a. “cd” “/” is the one used ..! “\” means that the command will continue on the next line

    b. ls l ( long listing), ls t (sort by time), ls S (Sort by size), ls r (reverse), ls h( human),

    ls a (hidden)

    c. cp R ( recursive), cp l ( hardlink), cp f ( force )

    d. mv ( move )

    e. cat, more, less

    f. vi, man, info

    3. Which Shell ( you may change your shell by #!/bin/csh )

    a. The shell is a layer separated from the operating system.

    b. The shell you have affects the features that you have

    c. Bash ( Bourne shell ) “/bin/bash”

    d. Csh “C shell”

    e. Ksh “ Korn shell”

    f. Tcsh ( TC Shell ) enhanced version of the C shell

    g. Zsh Zshell is an enhanced version of the ksh

    4. Links

    a. Link is a reference to a file and can be treated as the original file

    b. A link can be executed, edited and accessed without having to do anything unusual

    c. Hard links:: ( ln <source> <target>

    i. Can only reference files in the same file system

    ii. It provides a reference to the file’s physical index (inode)

    iii. They do not break when you move the original file around because they point to

    the file’s physical location and not its location within the file system

    iv. Does not require the user to have access rights to the original file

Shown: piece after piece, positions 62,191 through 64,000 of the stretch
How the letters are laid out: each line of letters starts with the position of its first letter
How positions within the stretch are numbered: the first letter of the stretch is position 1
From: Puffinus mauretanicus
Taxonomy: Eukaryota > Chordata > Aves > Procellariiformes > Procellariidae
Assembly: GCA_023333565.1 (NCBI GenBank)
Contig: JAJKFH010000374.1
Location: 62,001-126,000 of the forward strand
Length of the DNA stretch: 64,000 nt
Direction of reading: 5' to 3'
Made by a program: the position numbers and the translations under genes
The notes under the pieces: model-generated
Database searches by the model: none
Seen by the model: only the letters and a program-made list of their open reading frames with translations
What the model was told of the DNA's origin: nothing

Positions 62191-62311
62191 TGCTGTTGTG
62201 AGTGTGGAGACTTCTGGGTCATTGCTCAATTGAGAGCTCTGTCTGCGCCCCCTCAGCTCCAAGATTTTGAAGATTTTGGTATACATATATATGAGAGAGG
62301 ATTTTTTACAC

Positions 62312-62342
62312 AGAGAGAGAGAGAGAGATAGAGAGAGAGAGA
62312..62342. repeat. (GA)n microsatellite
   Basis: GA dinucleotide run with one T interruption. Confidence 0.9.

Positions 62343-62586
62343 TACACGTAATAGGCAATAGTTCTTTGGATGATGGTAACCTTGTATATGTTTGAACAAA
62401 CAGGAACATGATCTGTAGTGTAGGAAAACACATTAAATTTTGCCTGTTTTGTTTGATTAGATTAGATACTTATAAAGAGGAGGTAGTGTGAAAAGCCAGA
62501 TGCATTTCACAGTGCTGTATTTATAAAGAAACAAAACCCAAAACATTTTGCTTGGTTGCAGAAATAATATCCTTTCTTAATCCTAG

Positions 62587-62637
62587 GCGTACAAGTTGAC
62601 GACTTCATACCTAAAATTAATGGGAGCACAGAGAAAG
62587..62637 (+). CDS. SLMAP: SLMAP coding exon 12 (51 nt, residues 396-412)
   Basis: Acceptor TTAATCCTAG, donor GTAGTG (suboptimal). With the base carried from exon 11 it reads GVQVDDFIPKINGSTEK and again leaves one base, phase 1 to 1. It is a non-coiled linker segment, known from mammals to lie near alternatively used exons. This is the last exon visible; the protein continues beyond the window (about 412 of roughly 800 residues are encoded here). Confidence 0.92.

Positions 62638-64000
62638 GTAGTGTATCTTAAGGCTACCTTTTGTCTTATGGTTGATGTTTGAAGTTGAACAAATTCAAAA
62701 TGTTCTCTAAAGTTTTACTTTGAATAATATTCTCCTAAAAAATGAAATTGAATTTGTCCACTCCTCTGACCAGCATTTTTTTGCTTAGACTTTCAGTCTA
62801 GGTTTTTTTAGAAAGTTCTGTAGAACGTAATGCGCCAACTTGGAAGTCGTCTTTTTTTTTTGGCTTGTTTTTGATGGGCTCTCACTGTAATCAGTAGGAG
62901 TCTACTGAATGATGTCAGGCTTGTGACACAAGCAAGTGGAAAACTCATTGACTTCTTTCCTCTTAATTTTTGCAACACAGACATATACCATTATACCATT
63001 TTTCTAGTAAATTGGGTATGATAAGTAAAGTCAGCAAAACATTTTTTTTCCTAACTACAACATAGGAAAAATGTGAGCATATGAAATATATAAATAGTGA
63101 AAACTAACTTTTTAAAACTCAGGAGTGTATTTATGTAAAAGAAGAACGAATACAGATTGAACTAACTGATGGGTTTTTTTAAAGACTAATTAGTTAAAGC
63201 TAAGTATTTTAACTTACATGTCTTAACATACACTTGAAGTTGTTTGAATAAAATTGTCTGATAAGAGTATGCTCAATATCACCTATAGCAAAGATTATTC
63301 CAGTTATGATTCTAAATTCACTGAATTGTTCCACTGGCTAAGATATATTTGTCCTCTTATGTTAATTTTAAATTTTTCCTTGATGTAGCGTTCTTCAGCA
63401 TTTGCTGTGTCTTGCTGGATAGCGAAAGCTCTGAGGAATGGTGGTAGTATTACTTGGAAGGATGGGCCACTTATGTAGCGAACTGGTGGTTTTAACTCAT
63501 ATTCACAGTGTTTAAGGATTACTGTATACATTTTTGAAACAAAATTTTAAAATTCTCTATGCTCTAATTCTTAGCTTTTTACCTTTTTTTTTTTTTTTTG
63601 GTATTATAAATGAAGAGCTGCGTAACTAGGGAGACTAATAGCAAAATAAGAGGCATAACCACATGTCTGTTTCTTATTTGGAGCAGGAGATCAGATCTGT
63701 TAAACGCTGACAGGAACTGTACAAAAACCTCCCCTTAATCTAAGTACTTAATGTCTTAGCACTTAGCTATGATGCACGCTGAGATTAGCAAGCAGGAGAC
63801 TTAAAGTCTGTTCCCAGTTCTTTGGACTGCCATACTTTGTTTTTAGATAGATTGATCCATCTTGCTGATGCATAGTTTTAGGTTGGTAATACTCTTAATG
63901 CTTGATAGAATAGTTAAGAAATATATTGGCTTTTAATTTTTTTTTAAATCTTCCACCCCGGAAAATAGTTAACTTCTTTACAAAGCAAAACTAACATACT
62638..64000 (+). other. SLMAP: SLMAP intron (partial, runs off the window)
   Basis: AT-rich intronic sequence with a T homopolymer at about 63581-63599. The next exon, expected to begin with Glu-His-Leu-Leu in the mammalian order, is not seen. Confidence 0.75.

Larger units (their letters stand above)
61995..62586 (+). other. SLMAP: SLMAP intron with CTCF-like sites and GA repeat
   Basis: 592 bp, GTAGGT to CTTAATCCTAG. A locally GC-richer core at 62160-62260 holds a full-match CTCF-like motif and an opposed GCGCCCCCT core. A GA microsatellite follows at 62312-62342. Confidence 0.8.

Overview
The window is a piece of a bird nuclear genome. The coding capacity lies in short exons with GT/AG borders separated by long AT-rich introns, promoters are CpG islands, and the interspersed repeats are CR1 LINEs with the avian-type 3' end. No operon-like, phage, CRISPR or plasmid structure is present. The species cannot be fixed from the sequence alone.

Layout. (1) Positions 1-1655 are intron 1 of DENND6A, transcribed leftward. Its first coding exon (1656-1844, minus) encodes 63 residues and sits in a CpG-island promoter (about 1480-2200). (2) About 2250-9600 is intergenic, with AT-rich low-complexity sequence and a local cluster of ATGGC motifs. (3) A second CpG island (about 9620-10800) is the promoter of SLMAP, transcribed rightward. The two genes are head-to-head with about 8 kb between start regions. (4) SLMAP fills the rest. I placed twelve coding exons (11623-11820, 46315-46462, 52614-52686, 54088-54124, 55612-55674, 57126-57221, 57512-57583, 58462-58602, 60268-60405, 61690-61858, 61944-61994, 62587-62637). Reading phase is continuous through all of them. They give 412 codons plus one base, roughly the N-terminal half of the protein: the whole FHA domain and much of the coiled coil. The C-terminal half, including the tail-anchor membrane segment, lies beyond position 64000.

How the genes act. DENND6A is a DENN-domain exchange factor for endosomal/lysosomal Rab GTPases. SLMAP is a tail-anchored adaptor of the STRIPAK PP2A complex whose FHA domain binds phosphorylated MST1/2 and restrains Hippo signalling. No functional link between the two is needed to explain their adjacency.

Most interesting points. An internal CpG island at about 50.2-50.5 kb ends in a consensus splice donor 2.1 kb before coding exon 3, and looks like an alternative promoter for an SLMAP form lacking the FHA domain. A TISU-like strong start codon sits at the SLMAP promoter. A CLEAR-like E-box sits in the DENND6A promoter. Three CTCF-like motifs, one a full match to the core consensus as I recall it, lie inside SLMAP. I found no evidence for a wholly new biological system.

v. Does not show the location of the original file

    d. Symbolic link:: ln s <source> <target>

    i. Its a pointer to the file’s location

    ii. Can span over file systems & can point to files in a remote system

    iii. Shows the location of the original file

    iv. Requires the user to have access rights to the original file

    v. If the original file is deleted then the link is broken

    Introduction to Webmin ( )

    1. Is a web-based interface for system administration for Unix

    a. To check for installed RPMs ( rpm q <rpm-name> )

    b. To upgrade ( rpm Uvh <rpm-name> ) (U=upgrade, V=Verbose, h=hash) 2. to run webmin http://localhost:10000

    3. webmin users are separate from operating system users

    Passwords, groups & shadow passwords

    1. Control access to resources is based on user identity

    2. root can control every process, access, every file and perform functions on the system 3. User management:

    a. Add user :: useradd <userid> -p <passwd>

    -c “comment” d /home/<userid> -g users s\ /bin/bash

    useradd -c “new test user” d /home/<userid> -g users s\ /bin/bash <userid> -p